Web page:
We are and always have been a nation of immigrants, and our diversity makes us stronger culturally and economically. I believe in keeping our nation and borders safe, but I also believe in uniting families, welcoming refugees, and addressing the challenges faced by over 12 million undocumented immigrants. I have a long record of supporting bipartisan efforts for comprehensive immigration reform, and will continue to work toward national and local solutions to the problems in our current immigration system.
A Pathway to Citizenship
Twelve million undocumented immigrants in the United States are living in the shadows, and as a result of their status face immense challenges. The creation of a rigorous path to citizenship for these individuals, as well as the expansion of legal visa programs, would keep families together and be in keeping with America’s values. It would also strengthen our economy and security. I have been a consistent supporter of a pathway to citizenship, including the 13-year path laid out in recent bipartisan reform legislation. While this legislation has not yet passed, I remain committed to achieving comprehensive reform in the near future.
I am particularly concerned about the fate of DREAMers and their families. DREAMers came to this country as children, and in most cases have worked hard to excel in school and contribute to their home in the United States. These young people deserve to legally stay in the country they love while they pursue their citizenship.
As a member of the House Intelligence Committee, I take any security threat to the country very seriously. I believe that effective border security is a key component of comprehensive reform, and is essential to the rule of law. At the same time, I do not support efforts to criminalize immigrant communities or to militarize the border. We should be focused on protecting our border without giving the inaccurate impression that our country believes all immigrants are dangerous.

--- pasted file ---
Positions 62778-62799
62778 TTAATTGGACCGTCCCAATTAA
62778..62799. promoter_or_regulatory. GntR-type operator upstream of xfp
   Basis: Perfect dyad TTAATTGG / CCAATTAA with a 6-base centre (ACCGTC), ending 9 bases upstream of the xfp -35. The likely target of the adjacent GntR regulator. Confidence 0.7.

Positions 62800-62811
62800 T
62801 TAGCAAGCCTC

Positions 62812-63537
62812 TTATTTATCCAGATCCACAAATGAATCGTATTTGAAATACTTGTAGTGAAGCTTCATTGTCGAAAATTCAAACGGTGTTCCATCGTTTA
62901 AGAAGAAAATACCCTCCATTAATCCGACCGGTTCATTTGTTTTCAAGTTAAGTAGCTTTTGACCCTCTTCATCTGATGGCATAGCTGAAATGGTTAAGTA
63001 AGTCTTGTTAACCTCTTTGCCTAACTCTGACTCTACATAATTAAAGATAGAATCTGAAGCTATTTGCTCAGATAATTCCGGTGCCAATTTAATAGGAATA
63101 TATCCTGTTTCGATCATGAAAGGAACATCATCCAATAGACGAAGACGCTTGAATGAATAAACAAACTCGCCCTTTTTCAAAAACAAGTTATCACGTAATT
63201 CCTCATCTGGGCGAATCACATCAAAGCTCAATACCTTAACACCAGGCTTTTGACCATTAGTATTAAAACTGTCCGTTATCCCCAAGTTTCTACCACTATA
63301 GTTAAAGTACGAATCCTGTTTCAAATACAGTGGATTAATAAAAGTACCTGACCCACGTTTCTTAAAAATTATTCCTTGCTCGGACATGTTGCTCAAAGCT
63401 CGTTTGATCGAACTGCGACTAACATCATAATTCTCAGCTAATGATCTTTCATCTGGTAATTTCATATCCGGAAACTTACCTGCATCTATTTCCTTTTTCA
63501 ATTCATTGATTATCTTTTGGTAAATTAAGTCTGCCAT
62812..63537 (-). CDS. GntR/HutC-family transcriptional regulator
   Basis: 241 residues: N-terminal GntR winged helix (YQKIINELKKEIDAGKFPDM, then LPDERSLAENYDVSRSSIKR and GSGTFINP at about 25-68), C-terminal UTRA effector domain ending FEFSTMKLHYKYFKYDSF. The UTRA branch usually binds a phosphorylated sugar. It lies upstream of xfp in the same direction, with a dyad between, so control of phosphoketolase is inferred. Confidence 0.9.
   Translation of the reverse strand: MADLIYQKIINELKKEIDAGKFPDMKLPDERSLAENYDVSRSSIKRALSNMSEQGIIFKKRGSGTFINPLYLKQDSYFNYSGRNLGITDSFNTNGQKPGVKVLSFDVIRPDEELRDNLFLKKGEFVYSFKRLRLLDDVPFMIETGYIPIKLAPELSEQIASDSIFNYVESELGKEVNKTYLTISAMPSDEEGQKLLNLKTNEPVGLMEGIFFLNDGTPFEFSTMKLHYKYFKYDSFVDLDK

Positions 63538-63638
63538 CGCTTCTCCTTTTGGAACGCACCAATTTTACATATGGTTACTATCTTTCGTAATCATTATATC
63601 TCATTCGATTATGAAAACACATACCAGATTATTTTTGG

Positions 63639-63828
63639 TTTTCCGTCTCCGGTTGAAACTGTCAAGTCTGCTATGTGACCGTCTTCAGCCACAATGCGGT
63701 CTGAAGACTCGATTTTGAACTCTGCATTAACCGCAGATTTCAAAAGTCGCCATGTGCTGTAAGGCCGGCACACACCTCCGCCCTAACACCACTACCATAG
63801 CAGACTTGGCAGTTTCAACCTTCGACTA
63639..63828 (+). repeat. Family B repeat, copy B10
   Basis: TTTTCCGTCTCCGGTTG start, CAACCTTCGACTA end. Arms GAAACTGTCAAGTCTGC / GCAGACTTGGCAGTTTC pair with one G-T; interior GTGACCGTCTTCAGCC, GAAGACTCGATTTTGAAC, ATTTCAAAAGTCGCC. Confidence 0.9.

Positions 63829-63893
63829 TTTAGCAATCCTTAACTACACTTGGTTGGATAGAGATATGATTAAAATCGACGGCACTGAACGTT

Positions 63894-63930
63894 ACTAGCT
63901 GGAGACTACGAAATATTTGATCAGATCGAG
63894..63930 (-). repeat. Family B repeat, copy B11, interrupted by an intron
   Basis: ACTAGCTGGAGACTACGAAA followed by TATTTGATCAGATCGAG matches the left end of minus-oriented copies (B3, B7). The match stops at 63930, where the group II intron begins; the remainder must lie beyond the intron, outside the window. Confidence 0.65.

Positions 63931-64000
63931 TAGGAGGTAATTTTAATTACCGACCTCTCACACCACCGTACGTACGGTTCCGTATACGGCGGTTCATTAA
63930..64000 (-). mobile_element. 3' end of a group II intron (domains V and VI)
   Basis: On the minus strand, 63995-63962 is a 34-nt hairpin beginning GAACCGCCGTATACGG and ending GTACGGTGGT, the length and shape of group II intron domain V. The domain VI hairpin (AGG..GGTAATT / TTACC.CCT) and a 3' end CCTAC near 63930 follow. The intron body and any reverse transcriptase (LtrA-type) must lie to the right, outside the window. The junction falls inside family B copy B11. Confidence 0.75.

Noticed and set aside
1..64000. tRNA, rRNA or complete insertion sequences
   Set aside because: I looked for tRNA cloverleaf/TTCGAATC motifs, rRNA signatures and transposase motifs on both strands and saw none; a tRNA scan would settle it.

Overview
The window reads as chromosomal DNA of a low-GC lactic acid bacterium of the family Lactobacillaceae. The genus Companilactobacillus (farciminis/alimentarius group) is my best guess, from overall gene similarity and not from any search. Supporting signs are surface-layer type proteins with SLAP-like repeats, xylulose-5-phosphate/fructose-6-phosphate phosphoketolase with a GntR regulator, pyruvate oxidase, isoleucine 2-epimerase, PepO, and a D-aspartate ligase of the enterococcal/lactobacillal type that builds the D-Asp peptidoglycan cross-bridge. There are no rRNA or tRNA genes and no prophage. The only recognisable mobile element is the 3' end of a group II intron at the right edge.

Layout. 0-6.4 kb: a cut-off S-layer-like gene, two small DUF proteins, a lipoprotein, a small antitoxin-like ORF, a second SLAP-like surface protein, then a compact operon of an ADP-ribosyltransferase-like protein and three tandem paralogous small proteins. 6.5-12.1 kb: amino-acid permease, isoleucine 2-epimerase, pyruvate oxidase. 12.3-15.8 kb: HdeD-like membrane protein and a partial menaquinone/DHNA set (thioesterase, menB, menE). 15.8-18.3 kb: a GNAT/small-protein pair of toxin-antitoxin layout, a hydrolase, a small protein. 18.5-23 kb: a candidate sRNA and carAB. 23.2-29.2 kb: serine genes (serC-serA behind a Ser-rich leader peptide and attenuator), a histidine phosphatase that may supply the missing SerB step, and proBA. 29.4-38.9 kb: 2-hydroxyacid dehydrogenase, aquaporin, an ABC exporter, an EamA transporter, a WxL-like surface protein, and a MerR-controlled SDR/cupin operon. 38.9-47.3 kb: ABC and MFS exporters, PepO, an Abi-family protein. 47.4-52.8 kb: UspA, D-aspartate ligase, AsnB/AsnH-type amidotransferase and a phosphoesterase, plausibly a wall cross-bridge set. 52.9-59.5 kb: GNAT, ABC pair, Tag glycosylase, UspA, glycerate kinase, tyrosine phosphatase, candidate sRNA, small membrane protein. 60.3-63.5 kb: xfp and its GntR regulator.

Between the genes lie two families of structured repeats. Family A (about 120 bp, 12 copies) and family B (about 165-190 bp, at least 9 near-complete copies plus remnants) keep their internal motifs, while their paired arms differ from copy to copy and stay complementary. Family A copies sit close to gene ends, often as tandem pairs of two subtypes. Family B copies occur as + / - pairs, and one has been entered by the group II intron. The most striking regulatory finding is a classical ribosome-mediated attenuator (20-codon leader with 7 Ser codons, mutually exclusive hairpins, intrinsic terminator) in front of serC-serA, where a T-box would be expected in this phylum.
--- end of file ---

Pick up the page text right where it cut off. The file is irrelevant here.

Growing Our Economy and Holding Employers Accountable
Immigration creates jobs, increases our tax base, and strengthens our economy. Comprehensive reform would also level the playing field so that American citizens are competing for jobs on even footing, because it would prevent employers from intentionally hiring undocumented workers in order to pay them under the table or skirt the minimum wage. We can further eliminate the incentive for employers to hire undocumented workers by holding them accountable.
Welcoming Refugees and Asylum Seekers
I believe that one of the cornerstones of our country is that we welcome refugees from around the world and asylum seekers on our border who are escaping violence, oppression, and disease. These men, women, and children come to us looking for help and as Americans we have a responsibility to provide it to them. As long as I hold a position in Congress, I will advocate for the rights of immigrants and refugees from all countries to make a home in the United States. I will continue to fight against discrimination in our immigration system and challenge the Muslim travel ban.
President Trump’s Travel Ban and “Extreme Vetting”
President Trump’s executive orders on immigration,are the wrong approach to immigration reform. I believe that the President’s order restricting entry to the United States from six predominately Muslim countries is discriminatory and was wrongly upheld by the Supreme Court. By banning immigrants and refugees from Iran, Syria, Yemen, Sudan, Libya and Somalia, he is closing our country’s doors to individuals facing violence and unrest who seek safety and opportunity in the United States. I take any security threat to the country very seriously, but this order casts all immigrants and refugees as terrorists, overlooking the millions who have come to our country legally and peacefully. Moving forward, Congress must hold the Administration accountable and act as a meaningful check on an administration hostile to religious freedom, and to continue to fight these broader efforts to discriminate against immigrants and religious minorities.